In an increasingly interdependent world, it’s no longer a surprise that many Australian businesses conduct transactions with other businesses located internationally. Despite the fact that the sale of goods is conducted between businesses in different countries, the law of contracts still apply, but which laws? Furthermore, questions surrounding how a contract is formed, and what dispute resolution mechanisms is available, are other pertinent questions an Australian business may ask in regards to international sales contracts.
What are the laws that govern international sales between businesses in Australia and overseas?
A contractual relationship between businesses located in Australia and overseas may be governed by the provisions of the United Nations Convention on Contracts for the International Sale of Goods (the Convention), in which Australia is a signatory, and has also been implemented in all jurisdictions. The provisions of the Convention are as such, that if any inconsistencies arise in relation to the Convention and any other law, then it is the Convention which prevails over the local law.
The overriding purpose of the Convention is the promotion of friendly relations between actor States through business, as well as the promotion of international trade.
How is the Convention applied?
Under Part 1, Chapter 1, Article 1(1), the Convention applies to contracts of sales of goods between parties who are of different States, on the proviso:
- the States are signatories to the Convention;
- the rules of private international law leads to the application of the law of the contracting State.
The fact that the contracting parties are located in different countries is to be disregarded when this fact does not appear on the terms of the contract in the dealings between the parties, or any information which was disclosed at any time during the contractual negotiations, or its conclusion.
Additionally, there may be instances where a business conducts dealings in more than one jurisdiction and there is a need to apply the relevant rules, which can be found in Article 10 of the Convention which states:
- a party that has more than one place of business, the place of business that has the closest relationship to the contract and its performance – taking into account the circumstances which is known or contemplated by the parties at any time before, or at the conclusion of the contract;
- in the event that a party does not have a business, then reference shall be made to the place of residence of the party.
When is the Convention not applicable?
Perhaps the most important thing to be aware of in regards to the Convention is that it applies only to substantive laws in relation to international sales, rather than the awarding of costs or jurisdictional matters. So, under Article 4, the Convention only governs the formation, rights, and obligations of both the buyer and seller, except for:
- whether the contract is valid, such as whether it is void, voidable or unenforceable;
- the effect of the contract on the property in the goods sold.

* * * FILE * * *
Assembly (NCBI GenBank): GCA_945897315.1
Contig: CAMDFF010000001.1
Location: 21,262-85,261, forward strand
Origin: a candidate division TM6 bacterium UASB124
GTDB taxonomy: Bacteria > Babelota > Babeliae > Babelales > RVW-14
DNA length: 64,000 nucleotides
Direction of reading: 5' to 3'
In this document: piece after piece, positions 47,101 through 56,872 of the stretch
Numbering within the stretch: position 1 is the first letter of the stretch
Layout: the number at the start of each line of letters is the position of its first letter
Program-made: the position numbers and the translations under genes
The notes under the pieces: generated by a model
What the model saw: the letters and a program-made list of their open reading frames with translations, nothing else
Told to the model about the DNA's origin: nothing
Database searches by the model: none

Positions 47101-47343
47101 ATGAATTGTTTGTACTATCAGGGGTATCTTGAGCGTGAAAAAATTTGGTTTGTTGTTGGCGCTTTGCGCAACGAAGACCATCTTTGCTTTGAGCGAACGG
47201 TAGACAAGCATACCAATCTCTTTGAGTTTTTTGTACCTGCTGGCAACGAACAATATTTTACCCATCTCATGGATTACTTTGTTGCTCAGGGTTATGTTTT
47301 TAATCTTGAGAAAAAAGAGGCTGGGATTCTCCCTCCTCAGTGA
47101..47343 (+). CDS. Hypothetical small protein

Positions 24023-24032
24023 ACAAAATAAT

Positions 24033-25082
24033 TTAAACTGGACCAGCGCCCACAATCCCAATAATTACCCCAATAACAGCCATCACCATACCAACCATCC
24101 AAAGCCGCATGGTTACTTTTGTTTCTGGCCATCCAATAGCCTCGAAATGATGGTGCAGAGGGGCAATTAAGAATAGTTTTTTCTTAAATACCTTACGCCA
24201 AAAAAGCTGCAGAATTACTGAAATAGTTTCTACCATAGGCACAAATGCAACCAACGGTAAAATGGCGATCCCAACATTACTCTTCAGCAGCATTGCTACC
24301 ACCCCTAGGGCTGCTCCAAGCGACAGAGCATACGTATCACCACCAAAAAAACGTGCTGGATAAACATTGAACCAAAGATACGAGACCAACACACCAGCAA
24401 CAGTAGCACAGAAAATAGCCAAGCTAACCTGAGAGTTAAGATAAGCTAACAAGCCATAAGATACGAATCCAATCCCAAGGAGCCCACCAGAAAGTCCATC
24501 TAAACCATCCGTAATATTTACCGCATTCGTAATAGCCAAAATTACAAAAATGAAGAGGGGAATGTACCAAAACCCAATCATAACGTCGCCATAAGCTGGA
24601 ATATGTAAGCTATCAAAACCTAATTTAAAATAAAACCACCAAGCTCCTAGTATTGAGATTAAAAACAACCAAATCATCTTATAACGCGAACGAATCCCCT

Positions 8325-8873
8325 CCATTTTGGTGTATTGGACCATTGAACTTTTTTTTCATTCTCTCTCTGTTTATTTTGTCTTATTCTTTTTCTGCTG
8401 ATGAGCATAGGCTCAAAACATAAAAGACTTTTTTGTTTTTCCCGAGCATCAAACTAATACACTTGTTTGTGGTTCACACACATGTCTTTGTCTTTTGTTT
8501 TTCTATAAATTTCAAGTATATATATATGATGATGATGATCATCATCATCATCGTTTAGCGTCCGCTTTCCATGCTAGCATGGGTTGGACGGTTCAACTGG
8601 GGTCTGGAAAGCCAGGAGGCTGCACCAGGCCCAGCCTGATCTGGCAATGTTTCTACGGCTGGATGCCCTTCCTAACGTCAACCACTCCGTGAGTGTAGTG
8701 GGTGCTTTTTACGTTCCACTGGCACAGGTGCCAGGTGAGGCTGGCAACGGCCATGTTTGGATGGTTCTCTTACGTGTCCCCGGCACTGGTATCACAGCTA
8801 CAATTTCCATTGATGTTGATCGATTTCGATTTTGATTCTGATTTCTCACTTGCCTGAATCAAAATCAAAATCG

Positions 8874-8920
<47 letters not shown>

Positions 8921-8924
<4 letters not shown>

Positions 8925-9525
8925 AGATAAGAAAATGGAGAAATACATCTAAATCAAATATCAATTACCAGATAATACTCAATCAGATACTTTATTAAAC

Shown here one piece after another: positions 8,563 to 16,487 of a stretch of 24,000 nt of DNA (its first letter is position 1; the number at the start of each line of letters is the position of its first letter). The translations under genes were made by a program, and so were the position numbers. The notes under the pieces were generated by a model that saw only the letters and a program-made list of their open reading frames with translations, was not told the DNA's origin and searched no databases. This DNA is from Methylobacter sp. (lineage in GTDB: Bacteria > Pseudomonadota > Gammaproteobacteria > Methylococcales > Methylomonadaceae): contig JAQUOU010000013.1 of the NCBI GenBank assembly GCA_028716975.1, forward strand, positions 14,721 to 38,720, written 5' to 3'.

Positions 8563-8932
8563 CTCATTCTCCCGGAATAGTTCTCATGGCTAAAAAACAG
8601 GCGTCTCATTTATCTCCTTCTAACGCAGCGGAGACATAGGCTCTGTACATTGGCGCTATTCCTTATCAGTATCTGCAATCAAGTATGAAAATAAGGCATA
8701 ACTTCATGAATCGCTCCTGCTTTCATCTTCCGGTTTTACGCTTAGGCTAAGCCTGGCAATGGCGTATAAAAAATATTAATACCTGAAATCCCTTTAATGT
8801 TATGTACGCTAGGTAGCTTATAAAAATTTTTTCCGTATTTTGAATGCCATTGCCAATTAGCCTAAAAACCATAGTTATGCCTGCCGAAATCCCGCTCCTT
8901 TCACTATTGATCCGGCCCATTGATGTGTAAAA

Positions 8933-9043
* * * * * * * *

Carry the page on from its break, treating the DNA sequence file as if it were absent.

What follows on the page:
Furthermore, ‘goods’ are not defined within the Convention, so there may be some uncertainty to whether or not an item will fall under the auspices of the Convention.
However, the types of sales in which the Convention does not expressly apply to, can be found in Article 2, and are as follows:
- goods purchased for personal, family or domestic use, unless the merchant had no actual or constructive knowledge of such use;
- sales executed via auction;
- sales by authority of law;
- sales of stocks, shares, investment securities, negotiable instruments or money;
- sales involving ships, vessels, hovercraft or aircraft; and
- sales of electricity.
Article 3 of the Convention further states that contracts for the supply of goods manufactured or produced will be considered as sales, unless, the business undertaking the purchase, supplies a substantial part of the materials required for manufacture or production. Furthermore, Article 3(2) of the Convention is not applicable in instances where the obligation of the vendor is the supply of labour.
Must the parties be bound by the Articles of the Convention?
The parties under Article 6 are able to exclude, derogate or vary any terms however, it may be necessary to expressly include within the contract a desire of the contracting parties to undertake such actions.
What are the required elements when forming a contract under the Convention?
There are many interesting aspects of the formation of a contract under the Convention, such as the element of consideration is not necessary. However, the other standard elements of the law of contract such as offer, acceptance and intention to be bound by the contract, are still required elements.
Furthermore, Article 11 does not require a contract of sales to be in writing, nor subject to a standard form. Instead, the contractual relationship may be proved via other means, such as any witnesses to the agreement.
How can a contract be modified or terminated?
If the parties wish to either modify or terminate the contractual relationship, under the Article 29(1) provisions, the only requirement necessary is that the parties agree to either the modification, or termination of the agreement.
However, in circumstances where a written agreement requires modification or termination to be done in writing, then it must be done so according to the provisions of Article 29(2). However, a party may be precluded from asserting such a provision, to the extent in which there was a reliance on the conduct of the other party (Article 29(2)).
The overarching aspect in the conduct of the parties is that they are bound by any usage in which they have agreed upon, or the established practices under Article 9(1) of the Convention.